Synopses & Reviews
If you're a programmer, hacker, or maker who is interested in learning how to cook, this book is for you. In this book, I'll cover the basics of cooking and provide a number of simple and fun recipes as part of the food hacking experiments, while at the same time exploring the science behind the example recipes to allow you to start discovering your own style.
If you're already comfortable in the kitchen, you'll find this book covers a number of new emerging technologies that are making their way from the lab to the kitchen. A number of these new techniques can be adapted for everyday use to make life in the kitchen easier and allow you to discover new ways of cooking.
Why do some meals turn out great, while others fail? What scientific principles and tools can help guide you in creating new, memorable experiences? And how can you have more fun cooking for friends, coworkers, or a date?
By applying the same tools hackers use in experimenting and debugging technology, this book answers these questions by building up a framework describing what happens in the cooking process. With an understanding of the "why" behind the "what," the complex system of expectations, perceptions, and processes is reduced to a roadmap between the store, kitchen, and table.
Most existing cookbooks are "code," where the reader executes the instructions without knowing how to create new code. If you are an experienced cook, standard cookbooks inspire, remind, and hint at how to produce a meal. However, if you are a novice cook, these same texts fail to explain how to recover when an exception occurs, because the rules-of-thumb and patterns a seasoned chef knows from experience aren't codified as part of recipes.
This book is an excellent and intriguing resource for anyone who wants to experiment with cooking, even if you don't consider yourself a geek.
- Initialize your kitchen and calibrate your tools
- Learn about the important reactions in cooking, such as protein denaturation, Maillard reactions, and caramelization, and how they impact the foods we cook
- Play with your food using hydrocolloids and sous vide cooking
- Gain firsthand insights from interviews with researchers, food scientists, knife experts, chefs, writers, and more, including author Harold McGee, TV personality Adam Savage, and chemist Herve
"My own session with the book made me feel a lot more confident in my cooking." Monica Racic, The New Yorker
"I LOVE this book. It's inspiring, invigorating, and damned fun to spend time inside the mind of 'big picture' cooking. I'm Hungry!" Adam Savage, co-host of Discovery Channel's MythBusters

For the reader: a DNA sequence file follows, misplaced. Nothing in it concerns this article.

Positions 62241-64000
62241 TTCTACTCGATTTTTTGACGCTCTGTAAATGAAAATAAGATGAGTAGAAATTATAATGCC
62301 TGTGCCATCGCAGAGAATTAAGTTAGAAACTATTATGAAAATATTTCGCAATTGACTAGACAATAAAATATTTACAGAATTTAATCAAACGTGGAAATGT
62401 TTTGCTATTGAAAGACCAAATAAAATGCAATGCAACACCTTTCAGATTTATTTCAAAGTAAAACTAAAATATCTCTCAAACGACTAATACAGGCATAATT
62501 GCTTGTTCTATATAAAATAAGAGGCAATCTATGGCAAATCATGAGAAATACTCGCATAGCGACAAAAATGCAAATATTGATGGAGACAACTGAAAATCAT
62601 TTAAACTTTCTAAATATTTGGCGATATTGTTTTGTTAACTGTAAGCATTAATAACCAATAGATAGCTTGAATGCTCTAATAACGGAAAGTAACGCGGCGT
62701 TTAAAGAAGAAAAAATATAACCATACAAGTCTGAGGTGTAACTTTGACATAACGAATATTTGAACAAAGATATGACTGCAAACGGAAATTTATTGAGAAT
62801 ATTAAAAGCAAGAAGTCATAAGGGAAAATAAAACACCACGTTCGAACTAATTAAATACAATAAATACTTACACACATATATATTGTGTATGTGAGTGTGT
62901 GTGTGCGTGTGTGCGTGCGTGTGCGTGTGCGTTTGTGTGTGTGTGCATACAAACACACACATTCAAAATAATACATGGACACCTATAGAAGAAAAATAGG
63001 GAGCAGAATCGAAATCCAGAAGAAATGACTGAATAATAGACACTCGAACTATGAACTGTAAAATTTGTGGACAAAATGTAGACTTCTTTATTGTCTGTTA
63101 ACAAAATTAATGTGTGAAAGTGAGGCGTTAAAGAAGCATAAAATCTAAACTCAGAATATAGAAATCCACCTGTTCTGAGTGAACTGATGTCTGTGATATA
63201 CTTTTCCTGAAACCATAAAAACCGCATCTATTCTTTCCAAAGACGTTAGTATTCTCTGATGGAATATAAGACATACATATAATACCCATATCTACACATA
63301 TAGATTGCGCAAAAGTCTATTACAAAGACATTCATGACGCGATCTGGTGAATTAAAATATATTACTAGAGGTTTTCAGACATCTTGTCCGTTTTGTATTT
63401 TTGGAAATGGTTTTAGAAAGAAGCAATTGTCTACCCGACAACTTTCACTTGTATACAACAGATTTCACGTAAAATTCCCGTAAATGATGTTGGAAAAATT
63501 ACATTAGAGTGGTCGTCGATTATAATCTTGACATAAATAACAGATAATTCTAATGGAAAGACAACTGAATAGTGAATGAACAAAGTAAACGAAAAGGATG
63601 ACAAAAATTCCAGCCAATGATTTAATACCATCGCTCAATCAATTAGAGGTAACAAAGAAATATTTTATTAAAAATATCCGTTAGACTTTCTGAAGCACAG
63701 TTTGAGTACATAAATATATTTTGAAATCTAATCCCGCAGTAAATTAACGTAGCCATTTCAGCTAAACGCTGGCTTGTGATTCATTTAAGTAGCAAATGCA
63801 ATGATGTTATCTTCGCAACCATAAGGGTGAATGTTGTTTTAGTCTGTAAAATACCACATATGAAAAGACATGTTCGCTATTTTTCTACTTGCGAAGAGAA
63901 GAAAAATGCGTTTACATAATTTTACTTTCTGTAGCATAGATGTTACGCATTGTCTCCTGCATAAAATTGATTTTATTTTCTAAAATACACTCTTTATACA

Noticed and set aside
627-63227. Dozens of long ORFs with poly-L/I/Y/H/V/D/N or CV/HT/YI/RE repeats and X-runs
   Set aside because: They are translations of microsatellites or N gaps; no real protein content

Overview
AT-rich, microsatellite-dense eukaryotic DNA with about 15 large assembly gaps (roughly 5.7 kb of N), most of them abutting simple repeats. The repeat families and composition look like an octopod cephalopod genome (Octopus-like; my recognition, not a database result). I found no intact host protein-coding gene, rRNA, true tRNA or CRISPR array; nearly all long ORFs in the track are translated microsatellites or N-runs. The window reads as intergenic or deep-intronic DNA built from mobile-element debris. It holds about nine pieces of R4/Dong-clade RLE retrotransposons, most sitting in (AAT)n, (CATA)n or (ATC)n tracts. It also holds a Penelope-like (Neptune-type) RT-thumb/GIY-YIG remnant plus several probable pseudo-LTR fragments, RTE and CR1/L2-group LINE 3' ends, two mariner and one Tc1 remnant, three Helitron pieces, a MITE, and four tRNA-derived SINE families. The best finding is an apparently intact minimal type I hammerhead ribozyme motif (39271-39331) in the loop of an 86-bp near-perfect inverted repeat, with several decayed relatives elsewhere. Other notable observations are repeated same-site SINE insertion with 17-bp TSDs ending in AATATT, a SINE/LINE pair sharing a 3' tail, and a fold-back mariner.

"In his enchanting, funny, and informative book, Cooking for Geeks (O'Reilly), Jeff Potter tells us why things work in the kitchen and why they don't." Barbara Hanson, New York Daily News
Targeting programmers, hackers, or makers who are interested in learning how to cook, this book covers the basics of cooking and provides a number of simple and fun recipes as part of the food hacking experiments.
About the Author
Jeff Potter has done the cubicle thing, the startup thing, and the entrepreneur thing, and through it all maintained his sanity by cooking for friends. He studied computer science and visual art at Brown University.
Table of Contents
Recipe Index; List of Interviews; Preface; How to Use This Book; On the Web; Acknowledgments; How to Contact Us; Safari® Books Online; Chapter 1: Hello, Kitchen!; 1.1 Think Like a Hacker; 1.2 Cooking for One; 1.3 Cooking for Others; Chapter 2: Initializing the Kitchen; 2.1 Approaching the Kitchen; 2.2 Kitchen Equipment; 2.3 Kitchen Organization; 2.4 Giving Kitchen Tools As Gifts; Chapter 3: Choosing Your Inputs: Flavors and Ingredients; 3.1 Smell + Taste = Flavor; 3.2 Tastes: Bitter, Salty, Sour, Sweet, Umami, Others; 3.3 Adapt and Experiment Method; 3.4 Regional/Traditional Method; 3.5 Seasonal Method; 3.6 Analytical Method; Chapter 4: Time and Temperature: Cooking's Primary Variables; 4.1 Cooked = Time * Temperature; 4.2 Foodborne Illness and Staying Safe Well, safer--there's no such thing as 100% safe.; 4.3 Key Temperatures in Cooking; Chapter 5: Air: Baking's Key Variable; 5.1 Gluten; 5.2 Biological Leaveners; 5.3 Chemical Leaveners; 5.4 Mechanical Leaveners; Chapter 6: Playing with Chemicals; 6.1 Traditional Cooking Chemicals; 6.2 Modern Industrial Chemicals; Chapter 7: Fun with Hardware; 7.1 Sous Vide Cooking; 7.2 Commercial Hardware and Techniques; Cooking Around Allergies; Substitutions for Common Allergies; Afterword; About the Author; Colophon;